The average life expectancy of a cat is between 12-18 years. But with today’s technological advancements in veterinary medicine, your furry friend just might live into her 20s. Generally, cats between the age of 11-14 are considered senior. At East Valley Animal Hospital in Gilbert, AZ, we offer the highest quality of care for pets at every stage of life. And we know that, depending on their level of health, caring for elderly cats requires a little more effort and attention.
Common Age-Related Issues in Older Cats
As Fluffy leaves the prime of her life and moves into her senior years, her physical body changes, along with her behavior. Being aware of these changes and learning to identify behavior associated with them is helpful when caring for elderly cats. Here are some possible physical issues that can occur with older felines:
- Changes in thyroid function
- Decrease in kidney function
- Gradual loss of vision
- Heart or circulatory problems
- Decrease in immune function
- Restrictions in mobility/arthritis
- Decreased sense of smell
- Loss of skin elasticity
- Brittle nails
Behavioral Changes in Aging Cats
Along with the aging process of your cat, there are a number of behavioral changes that are normal and do not necessarily indicate a more significant underlying issue.
- Reduced ability to handle stress
- Decrease in activity level
- Diminished appetite
- Inability to groom as well as she once did
- Change in sleep cycles
- Change in sociability
- Increased attachment to the owner
Physical & Behavioral Changes that Could Signify Illness or Disease
If your cat has been part of your family from the time she was a kitten, you know her behavior quite well. However, even a subtle change in her behavior may indicate illness or disease. Keep a close eye on these behaviors and consult one of our skilled vets at East Valley Animal Hospital if you notice any concerning changes in your elderly cat.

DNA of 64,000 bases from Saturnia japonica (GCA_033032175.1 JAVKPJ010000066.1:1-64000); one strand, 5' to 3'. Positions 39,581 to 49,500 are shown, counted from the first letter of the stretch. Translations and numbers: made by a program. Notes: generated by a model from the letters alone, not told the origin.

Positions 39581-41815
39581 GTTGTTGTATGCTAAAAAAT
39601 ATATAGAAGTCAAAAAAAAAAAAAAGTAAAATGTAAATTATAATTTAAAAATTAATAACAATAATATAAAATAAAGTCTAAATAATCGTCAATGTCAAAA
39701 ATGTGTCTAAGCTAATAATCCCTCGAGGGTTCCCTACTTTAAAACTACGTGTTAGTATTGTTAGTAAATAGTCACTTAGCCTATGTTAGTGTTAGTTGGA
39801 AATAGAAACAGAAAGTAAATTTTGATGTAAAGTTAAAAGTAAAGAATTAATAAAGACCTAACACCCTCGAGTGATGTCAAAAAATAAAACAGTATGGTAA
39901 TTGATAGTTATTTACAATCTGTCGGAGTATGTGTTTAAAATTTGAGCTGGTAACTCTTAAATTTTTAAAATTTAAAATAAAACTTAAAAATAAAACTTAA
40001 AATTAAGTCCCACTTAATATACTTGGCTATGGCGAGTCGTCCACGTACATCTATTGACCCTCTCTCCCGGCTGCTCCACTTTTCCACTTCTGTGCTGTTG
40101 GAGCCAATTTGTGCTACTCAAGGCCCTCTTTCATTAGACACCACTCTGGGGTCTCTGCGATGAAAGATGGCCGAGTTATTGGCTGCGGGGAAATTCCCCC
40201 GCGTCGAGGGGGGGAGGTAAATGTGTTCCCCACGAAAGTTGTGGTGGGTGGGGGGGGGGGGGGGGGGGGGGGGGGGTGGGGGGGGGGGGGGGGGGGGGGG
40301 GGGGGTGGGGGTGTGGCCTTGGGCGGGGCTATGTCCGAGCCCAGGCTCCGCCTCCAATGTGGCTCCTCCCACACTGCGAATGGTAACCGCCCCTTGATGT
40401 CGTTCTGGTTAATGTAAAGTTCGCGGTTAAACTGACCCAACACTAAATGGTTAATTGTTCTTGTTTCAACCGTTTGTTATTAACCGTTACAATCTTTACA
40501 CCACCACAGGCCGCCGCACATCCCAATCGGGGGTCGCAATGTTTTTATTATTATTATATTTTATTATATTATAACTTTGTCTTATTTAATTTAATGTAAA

- Stiffness, lameness, or difficulty jumping
- Lumps or swellings
- Balance problems
- Toilet accidents
- Problems with eliminating
- Disorientation or distress
- Weight loss
- Refusal to eat
- Increase in thirst or urination
- Uncharacteristic behavior (e.g., hiding, aggression, excessive vocalization)
Caring for Elderly Cats
A large part of caring for elderly cats is monitoring their behavior closely and consulting a veterinarian if you suspect a change in behavior that could be a symptom of a deeper, underlying issue. Scheduling your cat’s biannual health checkups is important as well. Here are a few other things you can do to make the aging process a little easier for Fluffy:
- Make sure food, water and litter box are easily accessible. As your cat ages her joint function will limit her mobility and ability to jump. If you used boxes with high sides in Fluffy’s younger years, consider getting a box with shorter sides in her older years. And if you have a multi-story house, provide litter boxes on each level.
- The claws of an aging feline become thick and brittle and may require more frequent clipping.
- Loss of vision and hearing is a natural part of aging. If your cat has lost much of her hearing or vision, remember to approach slowly and with care in an effort not to startle her.
- As your cat begins to groom herself less, you might need to step in and gently groom her to keep her fur from matting and creating inflammation or skin issues.
- Provide a stress-free environment.
- Exercise and activity are still important for the health of older cats. Engage your cat in moderate play to keep her activity levels up.
- If your cat has a favorite spot to lounge (such as a windowsill) that becomes inaccessible due to the aging process, consider getting a ramp or steps that allow them to access their happy place.
- Provide your cat with a healthy and nutritious diet. Consult your vet if you are unsure of your aging cat’s necessary caloric intake.
If your cat maintains good health as she ages, her older years can still be enjoyable for both you and her. Educating yourself on the unique needs of older cats will better prepare you to be of help in her later stages of life. And as needed, our compassionate vets at East Valley Animal Hospital are here for you and your precious companion, to help make the aging process a positive experience for you, your cat, and your household.
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